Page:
The Alphabet and the Characters in the Early Middle Ages

In order to appreciate the shift from handwriting to printing, you need to carefully examine how the manuscript characters developed and were used. The learning and use of the characters were a formal process requiring a lot of training and discipline in order to produce a writing in a specific style.

The western European languages derive their common alphabet from the Romans, who developed the characters to represent the Latin language on the model of the Greek characters (which, in turn, were a descendant from the Semitic alphabets, such as the Jewish alphabet) in order to create a separate system of writing. The Roman alphabet was used for a wide range of situations, for literary purposes and documentaries, but also for inscriptions on monuments and graffitis:



Graffito romano, Pompei. Ph: Plaàtarte, CC

Roman Graffiti, Pompei. Ph: Plaàtarte, CC

With the end of the Western Roman Empire, many new states arose and in the areas that in the past were part of the Empire people continued to use the Latin alphabet, as well as the Latin language, of course. However, in the areas outside the borders of the Empire, the use of the Roman alphabet until after the end of the Empire is attested sporadically. In these areas, as well as in some others where the Latinized population had been greatly affected by waves of immigration from outside the Empire (such as in Britain), the Latin alphabet was introduced, or reintroduced, by the Christian missionaries during the first millennium b.C.

The Latin alphabet introduced in the Anglo-Saxon England of the first period together with the Christians seems to have included both uppercase and lowercase letters. In Latin scripts, they were used for various purposes, uppercase letters for inscriptions and lowercase letters for handwriting. At the beginning of the Middle Ages, we begin to see the combination of uppercase and lowercase forms in handwritten documents, where the uppercase letters were used to indicate textual features such as the beginning of the sections. This is the point that marks the beginning of the use of uppercase letters to indicate the start of the phrases that is currently the norm of the modern European languages. However, it is worth noting that the scribes of the early medieval period did not use punctuation in the same way we do, and did not use uppercase letters exactly at all points of the writings where we would use today.

Over the following centuries of the Middle Ages, the characters in use in England changed their shape. The Latin alphabet shapes developed in Great Britain and Ireland in the early Middle Ages were quite different from the Roman alphabet varieties used on the continent. This applies especially to the insular lowercase character, that is the one mainly used in the Old English texts.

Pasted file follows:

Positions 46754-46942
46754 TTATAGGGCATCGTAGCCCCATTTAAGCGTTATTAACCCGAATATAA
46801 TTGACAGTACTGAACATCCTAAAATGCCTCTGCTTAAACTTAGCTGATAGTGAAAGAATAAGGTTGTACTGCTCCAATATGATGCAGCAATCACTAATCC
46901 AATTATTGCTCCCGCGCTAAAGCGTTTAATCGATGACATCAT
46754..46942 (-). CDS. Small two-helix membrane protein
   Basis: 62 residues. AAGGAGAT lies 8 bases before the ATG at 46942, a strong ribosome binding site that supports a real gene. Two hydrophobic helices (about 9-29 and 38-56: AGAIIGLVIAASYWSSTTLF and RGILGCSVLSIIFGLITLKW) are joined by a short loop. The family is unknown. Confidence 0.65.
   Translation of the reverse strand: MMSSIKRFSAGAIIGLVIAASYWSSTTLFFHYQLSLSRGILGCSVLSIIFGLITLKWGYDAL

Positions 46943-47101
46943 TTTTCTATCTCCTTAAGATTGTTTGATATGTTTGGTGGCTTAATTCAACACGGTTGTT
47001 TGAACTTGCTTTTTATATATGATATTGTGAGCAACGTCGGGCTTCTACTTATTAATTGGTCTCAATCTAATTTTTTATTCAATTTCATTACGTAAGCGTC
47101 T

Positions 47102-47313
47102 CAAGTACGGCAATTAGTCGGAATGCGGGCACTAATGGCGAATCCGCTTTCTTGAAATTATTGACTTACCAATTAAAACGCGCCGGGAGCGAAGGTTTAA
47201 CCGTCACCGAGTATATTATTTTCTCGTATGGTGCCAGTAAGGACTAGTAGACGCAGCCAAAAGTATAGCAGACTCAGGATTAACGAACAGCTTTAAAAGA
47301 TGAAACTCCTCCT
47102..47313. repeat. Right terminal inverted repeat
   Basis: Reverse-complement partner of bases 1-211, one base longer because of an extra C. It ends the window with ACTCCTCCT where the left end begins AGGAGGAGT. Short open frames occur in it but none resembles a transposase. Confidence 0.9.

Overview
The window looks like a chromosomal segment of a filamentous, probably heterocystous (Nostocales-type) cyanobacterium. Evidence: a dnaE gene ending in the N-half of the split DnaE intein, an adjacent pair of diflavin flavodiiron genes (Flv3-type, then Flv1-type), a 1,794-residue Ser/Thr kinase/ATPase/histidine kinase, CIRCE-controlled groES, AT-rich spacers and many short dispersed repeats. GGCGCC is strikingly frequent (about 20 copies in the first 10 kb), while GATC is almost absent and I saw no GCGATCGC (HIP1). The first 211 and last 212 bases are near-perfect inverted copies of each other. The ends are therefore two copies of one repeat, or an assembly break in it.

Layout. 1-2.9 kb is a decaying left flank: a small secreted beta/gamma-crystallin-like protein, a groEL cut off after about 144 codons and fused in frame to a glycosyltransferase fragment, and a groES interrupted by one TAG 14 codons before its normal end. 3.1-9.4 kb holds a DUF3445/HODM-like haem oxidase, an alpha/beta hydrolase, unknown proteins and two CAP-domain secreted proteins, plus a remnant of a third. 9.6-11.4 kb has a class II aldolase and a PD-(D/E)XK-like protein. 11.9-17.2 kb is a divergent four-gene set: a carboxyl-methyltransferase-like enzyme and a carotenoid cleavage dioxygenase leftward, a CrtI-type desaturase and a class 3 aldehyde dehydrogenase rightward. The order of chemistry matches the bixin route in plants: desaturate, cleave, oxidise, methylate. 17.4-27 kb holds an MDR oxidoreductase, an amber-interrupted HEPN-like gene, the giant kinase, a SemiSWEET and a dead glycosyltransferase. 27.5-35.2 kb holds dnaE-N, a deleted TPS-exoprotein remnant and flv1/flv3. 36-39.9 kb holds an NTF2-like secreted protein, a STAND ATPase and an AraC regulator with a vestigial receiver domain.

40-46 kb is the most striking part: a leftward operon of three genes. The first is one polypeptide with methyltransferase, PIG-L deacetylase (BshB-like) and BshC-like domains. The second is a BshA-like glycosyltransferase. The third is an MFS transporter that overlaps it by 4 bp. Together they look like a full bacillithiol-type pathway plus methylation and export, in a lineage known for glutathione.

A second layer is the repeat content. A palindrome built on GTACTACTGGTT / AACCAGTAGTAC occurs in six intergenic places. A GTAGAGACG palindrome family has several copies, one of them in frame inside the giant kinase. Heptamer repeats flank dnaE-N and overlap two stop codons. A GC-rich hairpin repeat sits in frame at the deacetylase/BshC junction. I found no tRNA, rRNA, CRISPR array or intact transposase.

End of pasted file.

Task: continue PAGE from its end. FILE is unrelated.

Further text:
Onciale. Add MS 45025, fol. 2r. Public Domain

Uncial. Add MS 45025, fol. 2r. Public Domain

Along with the insular lowercase, the Anglo-Saxons also used the uncial character, that is, an uppercase character, in addition to developing a hybrid character with mixed characteristics of both the insular lowercase and the uncial, known as a half-uncial. The uncial and half-uncial characters are easily recognizable by the large and almost circular holes, for example in O, P, etc. The fundamental distinction between the two characters lies in the shapes of the letters, in what the half-uncial shares with the insular lowercase, but there are also letters like e and n that tend to appear in the uppercase form in uncial, but in lowercase in the half-uncial.


The insular lowercase itself can, in turn, be divided into a number of varieties. The distinctive features of all types of insular lowercase consist in a certain number of letters that are not found in the continental characters. In the example of half-uncial shown above we can see how between the lines there are some small letters: these are the English glosses to the Latin text written in a variety of insular lowercase. The red labels in the image indicate some features of the insular lowercase.

Most notable is the form of the long s, which has an insular lowercase descending line, while in the continental character the letter remains above the line and stands at the top. Even the letter eth is very peculiar: it is a modified form of d developed in the Anglo-Saxon England to represent the sound now indicated by the sequence th. Of course, this letter was not used when they employed the insular lowercase for the Latin script instead of the English script. Towards the end of the Anglo-Saxon period, however, they began to use the Carolingian minuscule used in the Frankish Empire to write Latin documents in England, where the insular lowercase was usually still used for texts in English. For today’s readers, the Carolingian minuscule is more readable, since the shapes of the letters are very similar to the modern ones.



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